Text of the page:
john61ct

Adventurer
Battle born batteries have issues with continuous currents over 0.5C, I would size your wiring to restrict current to that level. This is due to the solid-state relay they use for the internal BMS. It has a fairly high resistance and suffers from spot heating under heavy loading or charging.
I've come across this a few times, and to me translates to reinforcing "don't use drop-ins".

Can you point to first-hand threads where this is credibly documented?

Or does BB actually admit to that limitation?

Finally, advising using wiring gauge to limit current is generally dangerous. That's what fuses are for.
 

john61ct

Adventurer
OP, if you want a bank that will really absorb 200+ amps, say 400Ah in a 2-hour trip, LFP is your chemistry, but a truly safe and effective implementation will cost many thousands of dollars.

The pragmatic approach to save some of that investment would be to first test your alt setup and determine whether or not it can **realistically** produce that kind of output continuously (for hours) under high temp end of your operating conditions.

If the true output is more like say 125A, then you can save a lot of up-front capital.

Of course all this begs the question, do you really **need** such a high rate?
 

Rando

Explorer
That's where the ATD linked comes in. It only senses the lead-acid under the hood to switch voltage. It doesn't care what voltage the house battery is at.
That doesn't quite work - when the batteries are linked, the voltage on both sides of the relay will be equal to the lithium house bank, and it won't disconnect regardless of which side it is sensing. It will connect when you are charging, then stay linked until the lithium is pretty much flat (below 13V). I have this issue with my ACR and lithium set up, but my wiring between camper and truck is pretty small, so it will disconnect if I load the lithium heavily.

You could wire this an ignition controlled relay, but at that point there are probably better options.
 

Bayou Boy

Adventurer
That doesn't quite work - when the batteries are linked, the voltage on both sides of the relay will be equal to the lithium house bank, and it won't disconnect regardless of which side it is sensing. It will connect when you are charging, then stay linked until the lithium is pretty much flat (below 13V). I have this issue with my ACR and lithium set up, but my wiring between camper and truck is pretty small, so it will disconnect if I load the lithium heavily.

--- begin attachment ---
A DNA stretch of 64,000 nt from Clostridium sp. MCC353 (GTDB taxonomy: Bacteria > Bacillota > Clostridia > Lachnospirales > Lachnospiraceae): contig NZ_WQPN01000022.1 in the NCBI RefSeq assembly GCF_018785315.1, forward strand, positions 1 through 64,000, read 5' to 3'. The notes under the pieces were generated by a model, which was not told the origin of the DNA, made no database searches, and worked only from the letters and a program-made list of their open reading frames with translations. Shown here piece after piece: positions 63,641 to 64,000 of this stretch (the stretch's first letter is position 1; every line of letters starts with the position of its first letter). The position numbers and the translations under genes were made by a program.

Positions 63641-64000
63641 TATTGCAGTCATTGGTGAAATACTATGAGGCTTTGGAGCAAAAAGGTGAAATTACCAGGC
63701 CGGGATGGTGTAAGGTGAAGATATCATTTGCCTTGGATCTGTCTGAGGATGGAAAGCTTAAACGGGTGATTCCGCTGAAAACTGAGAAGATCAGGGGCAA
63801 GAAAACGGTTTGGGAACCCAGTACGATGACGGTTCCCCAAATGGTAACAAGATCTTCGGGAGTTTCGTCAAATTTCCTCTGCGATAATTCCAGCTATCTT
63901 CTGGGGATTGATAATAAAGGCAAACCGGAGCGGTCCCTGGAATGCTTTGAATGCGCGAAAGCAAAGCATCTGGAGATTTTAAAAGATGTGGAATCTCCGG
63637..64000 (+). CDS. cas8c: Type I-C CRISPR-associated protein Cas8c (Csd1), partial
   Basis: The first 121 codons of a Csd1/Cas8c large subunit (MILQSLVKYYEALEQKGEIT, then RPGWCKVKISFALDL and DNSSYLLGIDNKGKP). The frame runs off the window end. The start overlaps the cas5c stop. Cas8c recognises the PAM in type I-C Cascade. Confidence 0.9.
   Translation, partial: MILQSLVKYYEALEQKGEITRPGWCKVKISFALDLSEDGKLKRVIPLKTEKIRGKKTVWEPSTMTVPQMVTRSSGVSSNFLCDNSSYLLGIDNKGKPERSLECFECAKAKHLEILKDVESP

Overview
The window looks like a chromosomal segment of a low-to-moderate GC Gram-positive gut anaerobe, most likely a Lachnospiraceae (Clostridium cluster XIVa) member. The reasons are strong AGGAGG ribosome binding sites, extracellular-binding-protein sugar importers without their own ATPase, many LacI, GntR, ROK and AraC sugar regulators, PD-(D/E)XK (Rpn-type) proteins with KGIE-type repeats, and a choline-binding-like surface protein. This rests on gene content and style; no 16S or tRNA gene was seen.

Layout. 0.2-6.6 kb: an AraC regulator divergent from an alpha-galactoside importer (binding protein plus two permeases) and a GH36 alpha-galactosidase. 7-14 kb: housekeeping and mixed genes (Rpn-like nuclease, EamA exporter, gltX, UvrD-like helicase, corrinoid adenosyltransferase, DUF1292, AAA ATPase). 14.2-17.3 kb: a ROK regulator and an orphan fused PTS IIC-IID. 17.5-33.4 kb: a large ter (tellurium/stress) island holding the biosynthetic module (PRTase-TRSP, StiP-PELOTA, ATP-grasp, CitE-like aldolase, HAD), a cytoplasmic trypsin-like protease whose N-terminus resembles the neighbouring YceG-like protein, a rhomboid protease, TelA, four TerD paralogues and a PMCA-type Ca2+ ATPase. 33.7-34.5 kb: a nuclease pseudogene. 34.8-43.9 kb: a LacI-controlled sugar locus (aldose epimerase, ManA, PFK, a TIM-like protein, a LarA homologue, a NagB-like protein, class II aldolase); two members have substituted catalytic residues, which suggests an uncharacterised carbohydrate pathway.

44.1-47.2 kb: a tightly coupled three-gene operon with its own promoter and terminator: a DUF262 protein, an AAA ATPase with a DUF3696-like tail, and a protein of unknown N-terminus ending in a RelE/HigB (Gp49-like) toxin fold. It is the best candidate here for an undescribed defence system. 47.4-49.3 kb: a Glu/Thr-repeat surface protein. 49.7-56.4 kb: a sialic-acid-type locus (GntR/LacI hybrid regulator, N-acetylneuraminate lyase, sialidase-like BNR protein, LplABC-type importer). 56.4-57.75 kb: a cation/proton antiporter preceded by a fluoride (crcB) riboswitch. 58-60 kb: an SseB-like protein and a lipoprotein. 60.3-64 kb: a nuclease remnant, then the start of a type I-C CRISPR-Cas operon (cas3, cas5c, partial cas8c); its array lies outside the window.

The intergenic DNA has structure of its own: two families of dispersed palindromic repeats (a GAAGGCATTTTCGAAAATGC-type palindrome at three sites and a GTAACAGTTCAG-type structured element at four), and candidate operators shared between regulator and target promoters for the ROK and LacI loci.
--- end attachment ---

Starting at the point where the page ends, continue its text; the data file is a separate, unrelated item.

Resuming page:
You could wire this an ignition controlled relay, but at that point there are probably better options.
Have you used the ATD? It is single sensing and has specific posts for the charge battery and the house battery. It only monitors the voltage of the starting battery. It is designed for house banks that hold voltage longer than normal. Look over the link I posted.

On most ACRs the posts are interchangeable. They are not on the ATD.
 

Rando

Explorer
I've come across this a few times, and to me translates to reinforcing "don't use drop-ins".

Can you point to first-hand threads where this is credibly documented?

Or does BB actually admit to that limitation?

Finally, advising using wiring gauge to limit current is generally dangerous. That's what fuses are for.
BB recomends a charge rate of 0.5C (or 50A) in their documentation. Unfortunately they don't really provide true spec sheets for their batteries so it is hard to find these details.

Using wire gauge to limit current in this case is totally fine, and has nothing to do with fusing. Ideally you want to charge your lithiums to about 13.6 - 13.8V to limit balance issues, but the battery will essentially stop charging at 13.4V. Say you want to limit that charge current to 50A (for a BB) and your alternator is set for 14V you would design the wires such that at 50A the voltage drop is ~0.5V (so 10mOhms or 15' of 0 AWG), which would drop the voltage at the batteries to 13.5V and reduce the charging current.

Fuses are to protect the wiring, and we are no where near the carrying capacity of the wire here. This is happening whether you design for it or not, and is why you really don't need a DC-DC charger for lithiums, unless your wire is too thin.